What Real Estate Professionals Should Know (and Tell Their Clients) About Homeowners Insurance

What Real Estate Professionals Should Know (and Tell Their Clients) About Homeowners Insurance

Many homeowners arbitrarily pick their home insurance policy without knowing exactly what is covered, and by some estimates,  60% of U.S. homes are underinsured today. Making this mistake can be financially devastating when disaster strikes. Real estate professionals can help their clients by advising them on this important decision.

A standard homeowners insurance policy covers the home, other structures on the property, some personal possessions and liability. But it doesn’t cover everything. Knowing what’s excluded from a policy will help the homeowner avoid being caught off-guard when damages occur or disaster strikes.

Here are 10 costs homeowners insurance usually doesn’t cover. Additional coverage may be warranted depending on the type of coverage and where the home is.

1. Flooding

Water invading your home from overflowing rivers, torrential downpours or backed up sewers and drains usually isn’t included in homeowners insurance policies. Groundwater damage typically isn’t covered either. If you live in an area prone to flooding, you may want to consider purchasing flood insurance. Burst pipes are commonly covered, but for overflow or issues with sewage, you might want to see if your insurer offers water backup coverage.

2. Earthquakes

Damage resulting from earthquakes and aftershocks are not covered under a general homeowners insurance policy. Other movements from the earth — including landslides and sinkholes — are usually excluded, too. Buying a separate insurance policy for earthquakes or difference in conditions (DIC) coverage is an option.

3. Normal Wear and Tear

As a homeowner, you are expected to maintain your property and make repairs as needed. Homeowners insurance is not meant to cover the cost of keeping your home from deteriorating. Over time, it’s up to you to ensure that your roof, fences, plumbing, heating, ventilation and air conditioning systems are in good condition.

4. Infestation

If your home becomes infested with pests, like mice and bedbugs, it is your responsibility as a homeowner to get rid of them. Quite a bit of damage can be done if pests make a new home under your roof. Termites, for example, can eat through wooden beams and tear up walls. But your homeowners insurance policy probably won’t cover any of the repairs you have to make.

5. Service Lines

While the pipes inside your house are covered by your homeowners insurance policy if they leak or burst, most service lines on your property aren’t. If your sewage line breaks in your yard, you may be held responsible for the repair costs.

6. Wind and Hurricane Damage

Falling under the umbrella of natural disaster, much like floods (that go hand in hand with hurricanes) and earthquakes, wind and hurricane coverage is not always covered by general homeowners insurance policies, particularly if you live in a coastal region. If you own a home in a hurricane zone, shop around for insurance plans that include wind damage. Or consider asking your insurer to add windstorm coverage to your existing policy. Certain states offer supplemental windstorm insurance plans that you can enroll in if you need them.

7. Equipment Breakdown

Since major equipment that help keep your house comfortable, clean and safe are part of your home, they’re covered by your insurance policy, right? Not necessarily. Most homeowners insurance policies don’t cover the equipment that support your home, unless you secure equipment breakdown coverage. Unfortunately, this is something most insurers don’t include in their plans without your direct request for additional coverage.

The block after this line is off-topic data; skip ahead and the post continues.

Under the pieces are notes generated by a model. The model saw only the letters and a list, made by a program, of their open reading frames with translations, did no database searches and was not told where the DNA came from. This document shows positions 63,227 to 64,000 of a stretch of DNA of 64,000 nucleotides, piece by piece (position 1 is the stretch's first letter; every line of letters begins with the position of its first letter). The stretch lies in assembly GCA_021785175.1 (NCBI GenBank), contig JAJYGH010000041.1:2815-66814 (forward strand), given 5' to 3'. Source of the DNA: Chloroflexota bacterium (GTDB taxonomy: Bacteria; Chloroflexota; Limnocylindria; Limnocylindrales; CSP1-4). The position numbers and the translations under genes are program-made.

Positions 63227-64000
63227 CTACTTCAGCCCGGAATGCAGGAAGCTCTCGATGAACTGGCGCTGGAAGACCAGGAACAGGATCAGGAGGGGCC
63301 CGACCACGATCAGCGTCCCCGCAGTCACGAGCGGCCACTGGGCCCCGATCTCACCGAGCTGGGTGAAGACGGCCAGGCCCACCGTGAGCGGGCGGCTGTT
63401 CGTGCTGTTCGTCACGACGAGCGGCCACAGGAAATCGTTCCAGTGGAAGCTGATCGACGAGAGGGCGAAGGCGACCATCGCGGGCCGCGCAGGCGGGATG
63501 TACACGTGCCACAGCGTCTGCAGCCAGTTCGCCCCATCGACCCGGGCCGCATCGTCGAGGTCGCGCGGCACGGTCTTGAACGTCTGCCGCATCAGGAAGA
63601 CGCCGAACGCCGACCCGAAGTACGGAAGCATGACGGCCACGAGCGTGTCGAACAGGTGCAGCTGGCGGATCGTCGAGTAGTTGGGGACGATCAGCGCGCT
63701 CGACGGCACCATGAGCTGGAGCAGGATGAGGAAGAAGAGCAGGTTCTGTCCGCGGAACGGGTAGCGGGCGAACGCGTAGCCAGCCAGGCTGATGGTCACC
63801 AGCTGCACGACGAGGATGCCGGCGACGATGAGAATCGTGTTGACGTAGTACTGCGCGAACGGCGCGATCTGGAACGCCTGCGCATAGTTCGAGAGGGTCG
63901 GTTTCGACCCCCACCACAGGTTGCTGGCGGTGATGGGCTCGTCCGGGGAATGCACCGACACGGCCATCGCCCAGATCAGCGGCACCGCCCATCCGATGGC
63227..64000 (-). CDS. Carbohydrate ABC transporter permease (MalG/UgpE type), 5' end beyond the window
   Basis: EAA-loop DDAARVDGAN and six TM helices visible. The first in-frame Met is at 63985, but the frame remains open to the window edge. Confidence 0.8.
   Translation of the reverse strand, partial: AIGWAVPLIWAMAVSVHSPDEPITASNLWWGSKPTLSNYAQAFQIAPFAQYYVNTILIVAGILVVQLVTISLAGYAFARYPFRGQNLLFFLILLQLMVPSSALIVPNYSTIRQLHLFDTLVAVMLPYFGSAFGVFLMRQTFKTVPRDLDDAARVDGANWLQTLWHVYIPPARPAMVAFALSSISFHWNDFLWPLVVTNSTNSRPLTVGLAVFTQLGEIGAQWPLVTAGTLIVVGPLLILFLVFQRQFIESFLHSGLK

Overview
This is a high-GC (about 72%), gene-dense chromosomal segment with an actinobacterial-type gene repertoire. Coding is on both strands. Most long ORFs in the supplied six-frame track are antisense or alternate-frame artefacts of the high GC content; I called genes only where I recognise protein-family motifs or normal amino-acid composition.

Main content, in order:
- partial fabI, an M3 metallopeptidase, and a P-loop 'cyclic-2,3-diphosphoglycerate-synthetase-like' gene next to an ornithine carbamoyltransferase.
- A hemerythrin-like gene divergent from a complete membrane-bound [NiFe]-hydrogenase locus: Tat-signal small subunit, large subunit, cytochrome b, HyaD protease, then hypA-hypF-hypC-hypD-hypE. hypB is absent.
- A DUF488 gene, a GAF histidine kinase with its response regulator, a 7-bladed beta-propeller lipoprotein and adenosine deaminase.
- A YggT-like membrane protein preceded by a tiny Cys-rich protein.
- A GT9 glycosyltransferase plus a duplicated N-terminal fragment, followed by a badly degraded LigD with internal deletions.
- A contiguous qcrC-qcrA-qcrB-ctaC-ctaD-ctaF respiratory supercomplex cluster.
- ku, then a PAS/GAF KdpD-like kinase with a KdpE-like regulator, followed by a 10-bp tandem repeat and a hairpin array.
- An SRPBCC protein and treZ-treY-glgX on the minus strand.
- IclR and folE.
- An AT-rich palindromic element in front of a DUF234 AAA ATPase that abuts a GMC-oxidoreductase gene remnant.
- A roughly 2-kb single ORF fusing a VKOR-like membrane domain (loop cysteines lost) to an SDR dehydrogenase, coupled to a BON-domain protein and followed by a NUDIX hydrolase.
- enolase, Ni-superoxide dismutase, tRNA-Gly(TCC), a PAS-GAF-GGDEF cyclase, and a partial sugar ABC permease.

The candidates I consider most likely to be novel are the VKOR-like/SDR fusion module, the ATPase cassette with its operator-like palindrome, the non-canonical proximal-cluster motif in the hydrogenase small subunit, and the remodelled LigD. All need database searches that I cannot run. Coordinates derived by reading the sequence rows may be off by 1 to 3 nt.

8. Government Action

If the government confiscates or seizes your property or your land, your homeowners insurance policy will not come into play or cover any losses that stem from those circumstances.

9. Mold Damage

Insurance claims filed about mold damage aren’t automatically denied. But there are often stipulations. Mold, in most cases, is caused by moisture and water damage. Homeowners insurance will not cover mold damage if it is clear that it was caused by negligence and failure to perform regular home maintenance. Claims will also be denied if there’s a major flood or construction defect. A general homeowners insurance policy might cover mold damage, however, resulting from burst pipes or water leaks. But you will have to act fast to fix the problem if you want your claim to be approved.

10. Faulty Workmanship

You will not be covered by homeowners insurance if there’s a loss of property from faulty, inadequate or defective planning, zoning or development. Also, if there are defects in design, workmanship or construction, the cost of repairs will be your responsibility. Materials used in renovation or remodeling must also be up to code and in good condition if you hope to have any resulting damages covered by your policy.

Attention to Detail is Key

You never want to find out that a problem with your home isn’t covered by your standard insurance plan, especially if you’re strapped for cash. That’s why it’s important to read the fine print in your policy and pay close attention to exemptions. If you need additional coverage, research umbrella policies.

About the Author:

Brian Collins is a writer for Hippo, an insurtech company that’s on a mission to transform home insurance for the modern household. Among its many innovations, Hippo allows homeowners to get a quote and purchase home insurance online in 60 seconds or less, save up to 25 percent compared with traditional insurers, and obtain smarter coverage for modern households. This includes protection for possessions like appliances, consumer electronics, and home offices.